Nicosia on Thursday dismissed out of hand an offer from Ankara for all sides to cease hydrocarbons exploration off Cyprus until a settlement of the island’s political problem.
The government spokesman said the argument underlying the Turkish proposal disregarded international law.
Earlier in the day, the Turkish foreign ministry called for a freeze on offshore gas explorations and drilling. Should Greek Cypriots refuse, it added, Turkey would press on with its maritime operations around the island.
“These [Turkish Cypriot] rights can only be guaranteed either by jointly suspending all offshore activities in the south of the island until a comprehensive settlement is reached in Cyprus, or by launching a cooperation mechanism by the Greek Cypriots with the Turkish Cypriots in accordance with the 13 July 2019 proposal,” said a statement by Turkish foreign ministry spokesman Hami Aksoy.
“Otherwise,” Aksoy added, “Turkey will continue resolutely to protect the rights of the Turkish Cypriots.”
Responding several hours later, Nicosia said Ankara’s offer was based on the false premise that Greek Cypriots were ‘usurping’ the rights of Turkish Cypriots on the island’s wealth.
“The government wishes once again to stress that the pretext invoked by Turkey, that it is supposedly protecting the rights of Turkish Cypriots, is baseless and moreover incommensurate with international law and the Law of the Sea (Unclos 1982),” government spokesman Kyriakos Kousios said.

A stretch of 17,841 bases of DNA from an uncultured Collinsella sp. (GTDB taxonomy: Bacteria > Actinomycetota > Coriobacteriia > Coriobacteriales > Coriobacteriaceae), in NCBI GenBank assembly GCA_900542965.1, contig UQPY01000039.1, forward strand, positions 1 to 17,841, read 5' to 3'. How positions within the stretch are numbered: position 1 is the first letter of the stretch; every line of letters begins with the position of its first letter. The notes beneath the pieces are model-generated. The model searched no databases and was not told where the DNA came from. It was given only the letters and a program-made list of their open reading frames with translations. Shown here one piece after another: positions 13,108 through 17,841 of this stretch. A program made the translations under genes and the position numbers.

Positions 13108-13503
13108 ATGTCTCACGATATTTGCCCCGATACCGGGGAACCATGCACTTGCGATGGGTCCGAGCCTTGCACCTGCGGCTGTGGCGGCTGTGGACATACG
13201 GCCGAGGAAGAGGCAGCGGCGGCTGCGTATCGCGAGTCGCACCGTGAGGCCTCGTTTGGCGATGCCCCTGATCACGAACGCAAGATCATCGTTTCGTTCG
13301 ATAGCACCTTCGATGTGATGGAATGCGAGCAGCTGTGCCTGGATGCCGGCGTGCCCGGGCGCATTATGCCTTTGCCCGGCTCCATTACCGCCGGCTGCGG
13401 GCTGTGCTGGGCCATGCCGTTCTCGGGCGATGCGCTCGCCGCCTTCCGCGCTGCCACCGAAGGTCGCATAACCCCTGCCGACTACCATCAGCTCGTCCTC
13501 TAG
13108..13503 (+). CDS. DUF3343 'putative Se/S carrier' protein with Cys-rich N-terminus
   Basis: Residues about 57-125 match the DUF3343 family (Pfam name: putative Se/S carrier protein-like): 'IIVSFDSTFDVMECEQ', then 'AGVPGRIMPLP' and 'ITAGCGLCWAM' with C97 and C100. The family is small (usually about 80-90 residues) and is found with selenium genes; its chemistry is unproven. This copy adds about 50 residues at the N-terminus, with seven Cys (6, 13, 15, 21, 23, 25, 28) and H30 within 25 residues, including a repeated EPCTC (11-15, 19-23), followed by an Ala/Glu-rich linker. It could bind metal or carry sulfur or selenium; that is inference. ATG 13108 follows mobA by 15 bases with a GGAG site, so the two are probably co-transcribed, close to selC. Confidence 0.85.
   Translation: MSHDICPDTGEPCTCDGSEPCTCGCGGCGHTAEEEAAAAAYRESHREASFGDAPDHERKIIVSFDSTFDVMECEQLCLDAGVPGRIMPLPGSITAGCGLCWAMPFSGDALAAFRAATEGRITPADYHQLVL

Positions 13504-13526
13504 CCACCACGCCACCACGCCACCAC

The July 13 proposal cited by Aksoy referred to that floated by Turkish Cypriot leader Mustafa Akinci, for cooperation between Greek and Turkish Cypriots, including on revenue sharing from hydrocarbons proceeds.
Ankara said its ongoing survey and drilling activities off Cyprus “aim at protecting the rights of the Turkish Cypriots, not Turkey. Until these rights are guaranteed, the TP [Turkish state petroleum company] will continue to operate in these licence areas.”
Turkey also rejected calls on it to negotiate maritime jurisdictions west of the island.
“The delimitation of maritime jurisdiction areas to the west of the island of Cyprus will only be possible after the resolution of the Cyprus issue. It is out of question for Turkey to start maritime boundary delimitation negotiations with an entity that does not represent the Turkish Cypriots and usurps the title of the ‘Republic of Cyprus’ since 1963.”
“The Cyprus government has never usurped, nor intended to usurp, the rights of Turkish Cypriots, in contrast to Turkey’s own actions which are to the detriment of Greek Cypriots, primarily, but also of the Turkish Cypriot people,” said Kousios.
Kousios recalled a proposal made by President Nicos Anastasiades to Akinci on August 9, 2019. That proposal envisaged creating an escrow account for Turkish Cypriots into which part of the proceeds from gas sales would go – but on condition that Turkey recognize the exclusive economic zone of Cyprus.
“We again call on Turkey to enter into dialogue in order to delineate the exclusive economic zone between the Republic of Cyprus and Turkey,” said the spokesman.
Earlier this month, Turkey issued a marine advisory by which it reserved for drilling operations an area inside Cyprus’ offshore block 8. The advisory stated the Turkish drillship Yavuz will be carrying out drilling from January 18 to May 24.
The reserved area is located at the southeast corner of block 8, which the north says falls within its own waters based on a ‘continental shelf delimitation agreement’ signed with Turkey in 2011.
Only this week the government said it was forging ahead with plans to prospect for more gas despite rising tensions with Turkey. Energy minister Giorgos Lakkotrypis told MPs that scheduled exploratory and appraisal drilling, as well as efforts to monetise the Aphrodite gas field, would continue this year.
The ENI-Total consortium is planning at least three drills in Cypriot waters in the 2020-2021 period.